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Putin Continues Focus on Domestic Development of Russia

Today, President Vladimir Putin met with his Council for Strategic Development and National Projects, an advisory body “created to coordinate the activities of federal and regional authorities, public, scientific and other entities when considering issues related to the strategic development of the country and the achievement of its national development goals until 2030,” about which EIR will report tomorrow.

Domestic development is a theme of the end-of-the-year period. Yesterday, Putin held a video conference with the people in charge of Russian Railways’ Eastern Operating Domain “to review progress in upgrading the Baikal-Amur Mainline and the Trans-Siberian Railway.” The discussion followed on the perspective for a greater national network, which he had laid out at the annual Railway Congress the week before. In today’s meeting, those in charge of the Eastern Operating Domain were to render an account on their efforts to complete the national goals for their area.

Most interesting in Putin’s opening public remarks was his emphasis that the rail people must think about the development and upgrading of these railways, not just as rail lines, but as part of the overall infrastructural development which those rail lines serve:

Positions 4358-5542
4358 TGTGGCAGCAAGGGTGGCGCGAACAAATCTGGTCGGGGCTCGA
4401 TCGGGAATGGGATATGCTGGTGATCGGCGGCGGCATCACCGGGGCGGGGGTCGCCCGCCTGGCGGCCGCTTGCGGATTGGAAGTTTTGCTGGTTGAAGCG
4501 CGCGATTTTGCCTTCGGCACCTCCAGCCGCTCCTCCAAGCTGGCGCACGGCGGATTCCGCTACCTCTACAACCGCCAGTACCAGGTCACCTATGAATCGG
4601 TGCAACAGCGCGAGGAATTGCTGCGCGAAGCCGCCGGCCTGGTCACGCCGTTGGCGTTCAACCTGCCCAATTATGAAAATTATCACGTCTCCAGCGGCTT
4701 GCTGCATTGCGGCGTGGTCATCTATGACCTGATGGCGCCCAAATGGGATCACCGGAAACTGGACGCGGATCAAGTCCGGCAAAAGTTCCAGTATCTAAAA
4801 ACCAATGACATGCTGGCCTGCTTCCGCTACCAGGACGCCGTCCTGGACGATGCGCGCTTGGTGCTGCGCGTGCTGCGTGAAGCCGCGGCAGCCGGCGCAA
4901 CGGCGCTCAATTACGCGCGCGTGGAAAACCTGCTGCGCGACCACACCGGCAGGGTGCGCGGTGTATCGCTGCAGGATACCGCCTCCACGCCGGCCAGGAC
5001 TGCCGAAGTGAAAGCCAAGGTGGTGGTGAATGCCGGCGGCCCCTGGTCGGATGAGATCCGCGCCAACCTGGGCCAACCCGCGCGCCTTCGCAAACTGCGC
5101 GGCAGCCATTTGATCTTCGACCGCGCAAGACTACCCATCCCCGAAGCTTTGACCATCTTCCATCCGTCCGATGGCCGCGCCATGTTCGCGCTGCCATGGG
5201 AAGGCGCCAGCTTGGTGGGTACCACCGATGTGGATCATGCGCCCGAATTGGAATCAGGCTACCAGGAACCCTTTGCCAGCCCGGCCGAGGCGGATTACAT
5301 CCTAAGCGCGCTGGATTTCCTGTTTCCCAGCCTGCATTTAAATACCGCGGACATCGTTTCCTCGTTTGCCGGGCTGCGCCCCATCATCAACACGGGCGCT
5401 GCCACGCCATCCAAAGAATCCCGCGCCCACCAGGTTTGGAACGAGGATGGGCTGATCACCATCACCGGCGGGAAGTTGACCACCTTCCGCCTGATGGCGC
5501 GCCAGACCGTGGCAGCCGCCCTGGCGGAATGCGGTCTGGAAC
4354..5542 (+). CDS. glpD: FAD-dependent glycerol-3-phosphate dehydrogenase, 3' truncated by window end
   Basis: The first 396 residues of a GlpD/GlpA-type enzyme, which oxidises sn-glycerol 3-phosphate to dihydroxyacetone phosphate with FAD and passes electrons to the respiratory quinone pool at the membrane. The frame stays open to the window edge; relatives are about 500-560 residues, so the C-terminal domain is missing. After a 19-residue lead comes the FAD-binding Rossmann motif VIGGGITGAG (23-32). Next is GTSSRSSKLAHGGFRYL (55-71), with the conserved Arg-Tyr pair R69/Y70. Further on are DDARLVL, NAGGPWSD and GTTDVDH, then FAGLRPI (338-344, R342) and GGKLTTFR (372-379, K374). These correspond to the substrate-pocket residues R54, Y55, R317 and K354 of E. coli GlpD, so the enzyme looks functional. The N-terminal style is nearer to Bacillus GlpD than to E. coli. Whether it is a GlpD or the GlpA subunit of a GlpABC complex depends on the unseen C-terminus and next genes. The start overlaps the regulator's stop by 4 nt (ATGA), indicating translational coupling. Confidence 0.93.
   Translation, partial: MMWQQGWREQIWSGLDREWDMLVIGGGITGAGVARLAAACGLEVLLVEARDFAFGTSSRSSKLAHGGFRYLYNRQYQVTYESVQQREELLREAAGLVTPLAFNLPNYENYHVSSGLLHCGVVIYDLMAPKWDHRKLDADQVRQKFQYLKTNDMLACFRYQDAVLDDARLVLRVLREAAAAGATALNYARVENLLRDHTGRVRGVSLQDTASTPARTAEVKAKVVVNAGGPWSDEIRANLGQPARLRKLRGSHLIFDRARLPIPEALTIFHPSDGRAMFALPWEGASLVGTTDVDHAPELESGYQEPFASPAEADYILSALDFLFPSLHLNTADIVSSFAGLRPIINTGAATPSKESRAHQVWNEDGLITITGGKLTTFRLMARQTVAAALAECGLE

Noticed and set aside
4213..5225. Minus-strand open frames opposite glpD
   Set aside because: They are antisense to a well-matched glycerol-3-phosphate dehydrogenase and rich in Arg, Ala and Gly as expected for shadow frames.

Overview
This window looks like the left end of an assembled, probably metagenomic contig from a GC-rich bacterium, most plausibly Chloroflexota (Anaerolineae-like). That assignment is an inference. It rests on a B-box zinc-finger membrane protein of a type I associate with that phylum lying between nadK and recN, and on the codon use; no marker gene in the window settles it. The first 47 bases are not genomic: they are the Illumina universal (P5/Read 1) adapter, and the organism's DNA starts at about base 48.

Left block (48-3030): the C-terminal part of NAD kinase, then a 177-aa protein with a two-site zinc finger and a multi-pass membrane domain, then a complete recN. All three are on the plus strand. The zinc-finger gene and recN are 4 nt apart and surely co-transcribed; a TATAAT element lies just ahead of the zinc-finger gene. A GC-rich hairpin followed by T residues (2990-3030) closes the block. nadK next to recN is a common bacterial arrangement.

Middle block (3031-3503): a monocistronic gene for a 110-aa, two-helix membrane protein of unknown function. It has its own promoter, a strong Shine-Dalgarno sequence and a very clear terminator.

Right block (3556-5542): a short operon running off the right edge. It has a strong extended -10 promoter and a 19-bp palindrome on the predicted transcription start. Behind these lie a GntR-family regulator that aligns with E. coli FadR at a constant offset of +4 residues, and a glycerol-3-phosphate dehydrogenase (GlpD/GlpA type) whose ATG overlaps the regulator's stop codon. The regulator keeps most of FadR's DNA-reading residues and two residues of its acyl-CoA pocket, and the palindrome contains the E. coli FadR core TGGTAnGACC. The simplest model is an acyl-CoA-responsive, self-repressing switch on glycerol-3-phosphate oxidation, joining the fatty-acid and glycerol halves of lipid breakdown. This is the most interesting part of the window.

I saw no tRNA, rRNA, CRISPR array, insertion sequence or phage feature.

“I would like to draw the attention of our colleagues in the government and the Russian Railways to the fact that the railway’s plans must be synchronized with the projections of freight forwarders, sea port owners, those involved in building the related infrastructure, including power generating capacity and distribution networks, as well as with the efforts to expand capacity at our border crossings. Not only do we have to achieve our targets, but also to build what we call reserve capacity in order to be able to quickly increase railway shipment volumes whenever needed….

“Once again, the single most important priority for us is to provide for the effective development of the Eastern Operating Domain’s railway network by expanding its throughput capacity in a timely manner for the benefit of our country, all our regions and the national economy as a whole, which means for the benefit of our people. After all, new infrastructure means more jobs, higher household incomes, more business opportunities and opportunities for reshaping cities and villages.”